There will likely be a transition, accelerated byCOVID-19, towards consumer commerce —where those brands able to go direct to the consumer are expected to be the winners.The switch to delivery-focused models has been challenging owing to the changing cost of doing business — online delivery carries a lower profit margin, and retailers’ ability to adapt to the new reality has been affected by their infrastructure and available capital to invest. Consider Nike vs. their competitor — each specializing in sporting goods, but different in their business models. Nike placed emphasis on delivering direct to the customer, and as such has excelled — while other brands have focused on supplying department stores, and have performed more poorly as consumers shift away from store shopping. With this in mind, large scale mega-retailers are succeeding, off the back of years of investment in direct-to-consumer infrastructure. For those small to mid-scale operations, consolidation of infrastructure will likely be necessary in order for those brands to survive. What does this mean in the new reality?
With this in mind, large-scale mega-retailers are succeeding, off the back of years of investment in direct-to-consumer infrastructure. For those small to mid-scale operations, consolidation of infrastructure will likely be necessary in order for those brands to survive.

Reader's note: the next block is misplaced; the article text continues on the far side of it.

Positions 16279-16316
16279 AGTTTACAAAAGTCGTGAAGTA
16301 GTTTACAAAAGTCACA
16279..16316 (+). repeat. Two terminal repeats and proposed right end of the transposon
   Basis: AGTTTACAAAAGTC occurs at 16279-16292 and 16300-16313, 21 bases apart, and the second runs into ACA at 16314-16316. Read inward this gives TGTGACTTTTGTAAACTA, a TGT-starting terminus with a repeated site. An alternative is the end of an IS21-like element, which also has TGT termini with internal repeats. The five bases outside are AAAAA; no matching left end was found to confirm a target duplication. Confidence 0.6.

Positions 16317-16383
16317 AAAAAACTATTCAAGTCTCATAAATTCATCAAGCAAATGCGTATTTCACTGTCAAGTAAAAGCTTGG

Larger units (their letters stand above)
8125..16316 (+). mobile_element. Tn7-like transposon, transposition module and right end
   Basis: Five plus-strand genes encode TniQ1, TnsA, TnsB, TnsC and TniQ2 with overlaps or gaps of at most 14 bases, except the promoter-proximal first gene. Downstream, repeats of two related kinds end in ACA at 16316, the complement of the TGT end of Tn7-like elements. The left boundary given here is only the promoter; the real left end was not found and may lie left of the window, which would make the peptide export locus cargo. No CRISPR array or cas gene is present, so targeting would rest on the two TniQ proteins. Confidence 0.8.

Clients have said that they have been fast to grow online sales via existing online services but building supply chain capability and meeting fulfillment expectations from customers has been a real challenge.
Consumer Commerce is the future. Bricks and mortar will remain an important channel although we know channel agnostic and customer centric is key and the competition will be much broader than today’s retail.
Retailers must rethink their priorities for transformation — where is the best place to spend my cash, so that I can live to fight another day in 2021?
Home is the new hub
The shift towards regionalization has presented challenges for retailers, such as the decline in consumer use of larger department stores. However, for those brands better able to understand their customer segments, and identify the differing needs of those consumers, there is significant opportunity — provided consumer individual needs for value for money and ease of experience are met. Brands with the ability to reach customers in or close to their own homes, and those willing to consolidate infrastructure to more easily enable this, will likely be the success stories. There is opportunity for further growth here, with consumers willing to spend more for locally sourced products.
In addition, with consumers spending more time in the home, retailers will need to rapidly understand the new consumer preferences and trends for types of products — the new view of what is essential vs. non-essential.
Companies need to recognize the changing role of “the home”, as well as the new flexibility on its location away from urban areas, as working from home becomes mainstream. They should seek to tap into the growth of the community and the demand for localization and new ‘essentials,’ such as home-office ware.
The centralization of the home as a place of work, rest, and entertainment provides a two-step opportunity for retailers. Step one involves winning a consumer’s trust, once accomplished, allowing for step two to unlock the offering of nontraditional product categories to consumers.
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National Sector Leader,
National Advisory Industry Leader,
Consumer & Retail
KPMG in the US